Exam boards are considering raising fees for schools and cutting subjects in reformed GCSEs and A-levels, as they struggle with “eye-watering” financial pressures, a TES investigation has revealed.
A range of government reforms has left England’s awarding bodies with falling income from entries and rising costs; leading some insiders to question the viability of the existing school exam system.
“Boards are desperate to keep a lid on fees, but there comes a point at which they just won’t be able to keep taking the extra costs,” a senior figure linked to one board said.
Raising fees would risk further depressing entries. But a source at another exam board said that rising costs of regulation might make it a necessity.
Asked about running school exams in the future, one insider told TES: “I’m not convinced it’s a viable model. All businesses running UK exams will be looking for a long-term sustainable position and that’s where you’ll start seeing pressure on prices.”
As TES completed its investigation, Pearson – which runs the Edexcel exam board – announced that it was to axe 4,000 jobs, of which up to 500 are expected to be in the UK.
The board has been hit by a drop in entries for its vocational qualifications, following the government’s decision to reduce their weighting in school league tables. A spokesman for the company said that it was not yet clear whether staff at Edexcel would be affected by the redundancies.
The three biggest exam boards – OCR, AQA and Edexcel – have already angered ministers by warning that they cannot commit to continuing to offer exams in “community” languages, such as Polish and Bengali, which tend to have low entries.
Now senior figures are also understood to be questioning whether they should develop some of the third wave of reformed GCSEs and A-levels, which are due to be taught from September 2017. This is because development costs would be high and entries low.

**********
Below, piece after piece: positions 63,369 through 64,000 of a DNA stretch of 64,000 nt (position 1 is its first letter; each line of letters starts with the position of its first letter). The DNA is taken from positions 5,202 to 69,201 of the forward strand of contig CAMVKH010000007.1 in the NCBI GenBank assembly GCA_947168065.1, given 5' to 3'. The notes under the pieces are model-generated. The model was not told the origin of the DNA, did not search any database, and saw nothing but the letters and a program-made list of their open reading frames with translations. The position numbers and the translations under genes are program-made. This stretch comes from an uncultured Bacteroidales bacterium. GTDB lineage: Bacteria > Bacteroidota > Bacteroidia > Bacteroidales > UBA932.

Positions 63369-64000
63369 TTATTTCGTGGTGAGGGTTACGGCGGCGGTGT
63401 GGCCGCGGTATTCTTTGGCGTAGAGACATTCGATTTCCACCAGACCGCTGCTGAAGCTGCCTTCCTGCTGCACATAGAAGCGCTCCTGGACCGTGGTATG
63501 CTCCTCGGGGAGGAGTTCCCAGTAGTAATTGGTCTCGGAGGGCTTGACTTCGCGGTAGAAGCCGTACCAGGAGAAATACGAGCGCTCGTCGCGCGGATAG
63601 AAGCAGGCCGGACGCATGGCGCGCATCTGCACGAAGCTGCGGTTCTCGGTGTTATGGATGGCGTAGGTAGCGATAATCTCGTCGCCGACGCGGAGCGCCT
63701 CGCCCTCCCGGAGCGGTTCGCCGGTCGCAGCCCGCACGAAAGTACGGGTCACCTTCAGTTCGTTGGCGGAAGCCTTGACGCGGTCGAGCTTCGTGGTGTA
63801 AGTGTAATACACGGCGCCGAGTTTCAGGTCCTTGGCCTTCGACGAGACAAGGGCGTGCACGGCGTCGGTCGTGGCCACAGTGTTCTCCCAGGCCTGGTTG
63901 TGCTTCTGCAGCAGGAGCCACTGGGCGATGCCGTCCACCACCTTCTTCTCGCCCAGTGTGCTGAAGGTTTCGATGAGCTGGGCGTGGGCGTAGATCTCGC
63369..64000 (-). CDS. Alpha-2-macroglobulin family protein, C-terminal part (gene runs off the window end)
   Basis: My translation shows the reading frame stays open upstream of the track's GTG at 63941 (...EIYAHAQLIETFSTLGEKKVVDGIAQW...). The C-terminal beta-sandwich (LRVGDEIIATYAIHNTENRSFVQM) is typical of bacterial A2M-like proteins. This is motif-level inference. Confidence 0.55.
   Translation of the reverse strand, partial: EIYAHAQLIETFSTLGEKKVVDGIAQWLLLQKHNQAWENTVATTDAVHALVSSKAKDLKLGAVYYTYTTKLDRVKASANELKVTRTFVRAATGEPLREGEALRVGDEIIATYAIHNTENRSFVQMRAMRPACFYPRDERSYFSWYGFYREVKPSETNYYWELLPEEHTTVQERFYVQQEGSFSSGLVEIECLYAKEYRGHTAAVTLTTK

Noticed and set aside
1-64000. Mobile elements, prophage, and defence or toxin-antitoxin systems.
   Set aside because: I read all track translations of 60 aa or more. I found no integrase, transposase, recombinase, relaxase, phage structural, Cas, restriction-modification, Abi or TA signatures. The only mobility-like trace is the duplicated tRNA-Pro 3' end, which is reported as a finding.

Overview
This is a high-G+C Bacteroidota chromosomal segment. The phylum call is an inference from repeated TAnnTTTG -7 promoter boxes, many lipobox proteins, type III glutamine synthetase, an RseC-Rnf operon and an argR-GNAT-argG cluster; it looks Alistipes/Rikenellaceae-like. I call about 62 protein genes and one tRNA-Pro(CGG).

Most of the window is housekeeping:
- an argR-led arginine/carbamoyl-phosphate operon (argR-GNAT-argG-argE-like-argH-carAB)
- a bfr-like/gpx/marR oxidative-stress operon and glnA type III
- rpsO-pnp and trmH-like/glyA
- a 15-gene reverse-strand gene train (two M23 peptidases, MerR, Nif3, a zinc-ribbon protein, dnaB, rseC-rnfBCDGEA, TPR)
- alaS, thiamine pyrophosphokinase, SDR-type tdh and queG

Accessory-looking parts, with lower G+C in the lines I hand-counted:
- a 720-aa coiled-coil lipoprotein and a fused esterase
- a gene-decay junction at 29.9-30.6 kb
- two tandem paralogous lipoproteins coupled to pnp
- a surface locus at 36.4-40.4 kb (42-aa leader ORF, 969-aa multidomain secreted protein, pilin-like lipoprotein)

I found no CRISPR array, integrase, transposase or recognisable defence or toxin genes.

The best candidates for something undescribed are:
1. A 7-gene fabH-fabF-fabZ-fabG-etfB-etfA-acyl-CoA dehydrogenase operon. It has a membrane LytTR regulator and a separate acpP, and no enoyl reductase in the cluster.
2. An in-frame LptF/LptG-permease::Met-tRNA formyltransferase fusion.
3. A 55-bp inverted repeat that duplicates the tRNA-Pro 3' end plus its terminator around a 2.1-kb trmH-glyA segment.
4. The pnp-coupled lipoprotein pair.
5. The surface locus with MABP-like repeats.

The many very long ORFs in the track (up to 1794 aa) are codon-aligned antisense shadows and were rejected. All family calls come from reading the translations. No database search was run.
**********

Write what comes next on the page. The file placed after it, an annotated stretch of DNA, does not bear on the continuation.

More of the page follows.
“There does come a point where, if overall you’re struggling, you’ve got to make those difficult decisions,” the source said. “The problem now is that it’s become more of an issue. These questions are being asked in a way they weren’t in the past [when] everyone sucked up [the costs of running small-entry subjects] for the good of education.”
The Department for Education told TES that it expected boards to offer qualifications with low entry numbers “as part of their commitment to corporate social responsibility”. It has revived the prospect of bringing exam provision in-house to a single state-run board, warning that “long-term reforms” were under consideration.
OCR has now appointed a “turnaround” specialist as its interim chief executive. William Burton has said that his job will be to “restore the organisation to profitability”. He is understood to be working on plans that may include further staff reductions, as well as cutting back on academic and vocational qualifications.
The end of modular exams, a dramatic reduction in resits and the decoupling of AS- and A-levels have combined to result in plummeting income for boards.
All this has coincided with the huge cost of simultaneously developing new GCSEs and A-levels under a much tougher regulatory framework from Ofqual.
“We’ve seen a marked increase in the scope, frequency and number of regulatory requests, and it requires increasing resources to meet this,” one source said.
An OCR spokesman said the board was in a “difficult” situation and “challenging decisions will need to be made in the short and medium term”.
AQA, Pearson and WJEC said they were committed to delivering GCSEs and A-levels and saw a strong future in the qualifications.
This is an edited version of a story that appears in the 22 January edition of TES. Subscribers can view the full story here. To download the digital edition, Android users can click here and iOS users can click here